And this is despite the fact that India till recently ran one of the toughest quantitative controls on outward flow of capital.

Those controls only spurred moneyed people to seek tax shelters abroad. In fact, in 2011-12 the Panama government offered India a tax deal.

As New Delhi reached out to Panama to share some of those tax details, the country instead offered an apparently better one.

It promised to sign a double taxation avoidance agreement.

Panama was willing to share details of tax shelters it was offering to companies and individuals but in return would India offer a capital gains tax shelter to those companies?

In 1982, India had signed a similar deal with Mauritius, where tax authorities didn't ask for the provenance of the papers the foreign investors came in with.

And Panama was not the only tax haven to notice it. Liechtenstein, Seychelles and Bahrain, too, came up with similar proposals.

Between Mauritius and Panama, India had signed up on more than 70 such double tax avoidance agreements.

By 2012, New Delhi realised that tracking dubious flows of capital is served better by signing simpler tax information exchange agreements on tax paid or mostly not paid, by its residents.

Panama didn't show up for discussions after that. India's coming of age on tracking of capitals was prodded by discussions with the FATF, which advised governments like India not to commit to fresh mutual tax avoidance treaties with low-tax countries but obtain agreements to share tax information.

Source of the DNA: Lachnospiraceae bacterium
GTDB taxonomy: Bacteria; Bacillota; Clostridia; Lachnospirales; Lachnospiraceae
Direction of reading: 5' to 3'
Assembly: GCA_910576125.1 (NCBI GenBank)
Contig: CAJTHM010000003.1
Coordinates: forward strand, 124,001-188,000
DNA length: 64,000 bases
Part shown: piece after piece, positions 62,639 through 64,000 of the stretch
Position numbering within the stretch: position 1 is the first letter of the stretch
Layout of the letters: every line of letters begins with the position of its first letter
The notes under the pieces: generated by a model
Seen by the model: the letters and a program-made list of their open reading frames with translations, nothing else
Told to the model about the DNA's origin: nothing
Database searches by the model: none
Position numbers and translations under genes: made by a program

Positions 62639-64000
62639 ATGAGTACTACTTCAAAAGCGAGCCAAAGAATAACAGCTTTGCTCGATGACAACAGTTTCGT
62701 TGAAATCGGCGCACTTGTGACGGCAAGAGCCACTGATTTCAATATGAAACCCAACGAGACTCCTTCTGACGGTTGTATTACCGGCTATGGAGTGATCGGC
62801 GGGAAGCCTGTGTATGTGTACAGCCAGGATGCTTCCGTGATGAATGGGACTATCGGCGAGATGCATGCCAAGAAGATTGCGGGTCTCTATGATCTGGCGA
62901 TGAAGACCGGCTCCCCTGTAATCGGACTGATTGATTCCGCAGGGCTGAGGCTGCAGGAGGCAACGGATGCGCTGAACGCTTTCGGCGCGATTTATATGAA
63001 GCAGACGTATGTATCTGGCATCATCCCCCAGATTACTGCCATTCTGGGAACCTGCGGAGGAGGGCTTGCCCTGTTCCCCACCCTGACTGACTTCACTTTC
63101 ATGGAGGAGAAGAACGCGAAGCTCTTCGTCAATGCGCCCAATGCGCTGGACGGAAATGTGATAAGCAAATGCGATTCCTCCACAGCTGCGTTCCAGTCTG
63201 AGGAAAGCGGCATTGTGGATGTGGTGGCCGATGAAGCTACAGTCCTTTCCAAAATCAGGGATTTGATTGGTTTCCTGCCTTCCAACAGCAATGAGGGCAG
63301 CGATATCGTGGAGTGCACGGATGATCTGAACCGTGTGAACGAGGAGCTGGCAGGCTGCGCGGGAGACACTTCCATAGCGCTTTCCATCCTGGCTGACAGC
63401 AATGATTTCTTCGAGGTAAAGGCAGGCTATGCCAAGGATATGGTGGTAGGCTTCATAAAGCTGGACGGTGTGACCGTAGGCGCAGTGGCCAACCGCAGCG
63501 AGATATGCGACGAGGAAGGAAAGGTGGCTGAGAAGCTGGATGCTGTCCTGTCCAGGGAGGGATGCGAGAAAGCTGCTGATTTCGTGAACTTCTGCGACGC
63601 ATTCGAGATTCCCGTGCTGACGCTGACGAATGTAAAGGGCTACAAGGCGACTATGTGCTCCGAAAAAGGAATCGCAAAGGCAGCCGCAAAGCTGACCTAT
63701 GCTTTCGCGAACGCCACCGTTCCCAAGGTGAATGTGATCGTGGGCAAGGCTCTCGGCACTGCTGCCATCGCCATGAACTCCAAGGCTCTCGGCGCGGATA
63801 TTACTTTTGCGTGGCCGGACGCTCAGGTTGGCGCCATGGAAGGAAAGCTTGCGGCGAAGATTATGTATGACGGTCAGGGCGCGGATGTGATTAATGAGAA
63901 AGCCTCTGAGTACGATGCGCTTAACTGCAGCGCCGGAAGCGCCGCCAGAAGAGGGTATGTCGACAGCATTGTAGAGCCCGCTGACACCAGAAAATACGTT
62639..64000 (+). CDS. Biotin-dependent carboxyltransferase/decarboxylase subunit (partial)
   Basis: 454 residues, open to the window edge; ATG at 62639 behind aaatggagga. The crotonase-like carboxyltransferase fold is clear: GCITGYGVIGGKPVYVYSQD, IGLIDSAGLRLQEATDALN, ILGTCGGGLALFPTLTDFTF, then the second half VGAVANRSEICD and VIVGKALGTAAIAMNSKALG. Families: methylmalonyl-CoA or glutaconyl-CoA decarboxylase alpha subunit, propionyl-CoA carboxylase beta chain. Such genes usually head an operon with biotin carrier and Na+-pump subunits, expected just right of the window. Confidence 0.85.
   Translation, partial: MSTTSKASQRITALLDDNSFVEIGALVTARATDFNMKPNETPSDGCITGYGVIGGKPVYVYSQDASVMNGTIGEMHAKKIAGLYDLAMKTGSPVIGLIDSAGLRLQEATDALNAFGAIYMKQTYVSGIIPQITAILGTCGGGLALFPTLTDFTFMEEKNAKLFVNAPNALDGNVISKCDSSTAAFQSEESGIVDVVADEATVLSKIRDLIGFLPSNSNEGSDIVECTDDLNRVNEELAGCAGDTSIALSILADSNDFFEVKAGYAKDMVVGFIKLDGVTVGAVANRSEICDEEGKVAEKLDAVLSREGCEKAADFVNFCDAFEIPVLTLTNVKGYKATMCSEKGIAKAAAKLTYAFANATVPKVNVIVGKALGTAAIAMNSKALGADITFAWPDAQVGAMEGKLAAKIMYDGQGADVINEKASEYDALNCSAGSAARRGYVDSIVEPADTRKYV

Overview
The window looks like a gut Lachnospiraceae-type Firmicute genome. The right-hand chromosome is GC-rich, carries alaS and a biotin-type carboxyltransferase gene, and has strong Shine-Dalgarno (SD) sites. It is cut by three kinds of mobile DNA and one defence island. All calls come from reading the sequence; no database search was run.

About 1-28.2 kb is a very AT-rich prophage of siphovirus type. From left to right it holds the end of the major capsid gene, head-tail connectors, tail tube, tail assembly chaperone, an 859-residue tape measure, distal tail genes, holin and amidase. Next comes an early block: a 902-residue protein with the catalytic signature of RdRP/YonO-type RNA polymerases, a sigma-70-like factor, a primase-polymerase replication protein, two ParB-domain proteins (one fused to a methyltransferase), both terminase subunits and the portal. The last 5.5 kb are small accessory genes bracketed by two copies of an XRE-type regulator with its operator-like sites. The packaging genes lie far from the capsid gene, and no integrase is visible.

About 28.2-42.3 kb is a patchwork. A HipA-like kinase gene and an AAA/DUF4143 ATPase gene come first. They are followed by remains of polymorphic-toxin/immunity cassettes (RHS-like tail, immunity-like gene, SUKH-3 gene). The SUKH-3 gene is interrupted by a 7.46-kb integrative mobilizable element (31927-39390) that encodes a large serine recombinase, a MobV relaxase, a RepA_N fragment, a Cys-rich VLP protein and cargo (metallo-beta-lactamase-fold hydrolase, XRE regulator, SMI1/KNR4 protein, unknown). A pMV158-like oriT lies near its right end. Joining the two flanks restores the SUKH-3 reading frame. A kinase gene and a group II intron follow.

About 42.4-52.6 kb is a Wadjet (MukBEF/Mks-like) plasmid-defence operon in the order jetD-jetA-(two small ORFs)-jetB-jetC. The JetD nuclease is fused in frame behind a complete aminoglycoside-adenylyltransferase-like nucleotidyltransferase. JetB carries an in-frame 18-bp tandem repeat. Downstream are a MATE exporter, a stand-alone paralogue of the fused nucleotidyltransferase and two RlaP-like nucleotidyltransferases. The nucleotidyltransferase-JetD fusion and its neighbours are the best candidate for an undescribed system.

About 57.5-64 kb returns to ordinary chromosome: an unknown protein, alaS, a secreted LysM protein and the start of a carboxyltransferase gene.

Simultaneously, India also wrote a set of counter-avoidance measures in Budget 2011.

There was to be flat 30 per cent tax at source on any domestic entity that transacted with countries like Panama, classified as non-cooperative jurisdictions.

But now, instead of this FATF-promoted tracking system that weeds out the Panamas of the world from making inroads into the high street of global capital, do we adopt the TJN approach?

By this logic it would seem there is hardly any major economy into and from where a movement of capital would be considered fair game, by all concerned.

Under it all, the recent tax treaties India has subsequently signed or updated with Singapore and the USA become apparently complicit in supposedly dubious flows of capital.

The next step from there is to ask for redoing of all the myriad international treaties for tax treatment.

The calls for capital controls going up in volume, as a sub-argument of the current revelations, are movements in that direction.

This brings up the pertinent observation made by Reserve Bank of India Governor Raghuram Rajan on de-legitimisation of entrepreneurial wealth.

"Increasingly, there is talk about whether entrepreneurial wealth is illegitimate, whether self-made people should have what they have and whether that is something of a fair game," he said at Confederation of Indian Industry's Singapore Symposium this month.

Unless these issues are sorted out, even the currently accepted legitimate flows of capital across national borders would soon run the risk of getting a dirty tag.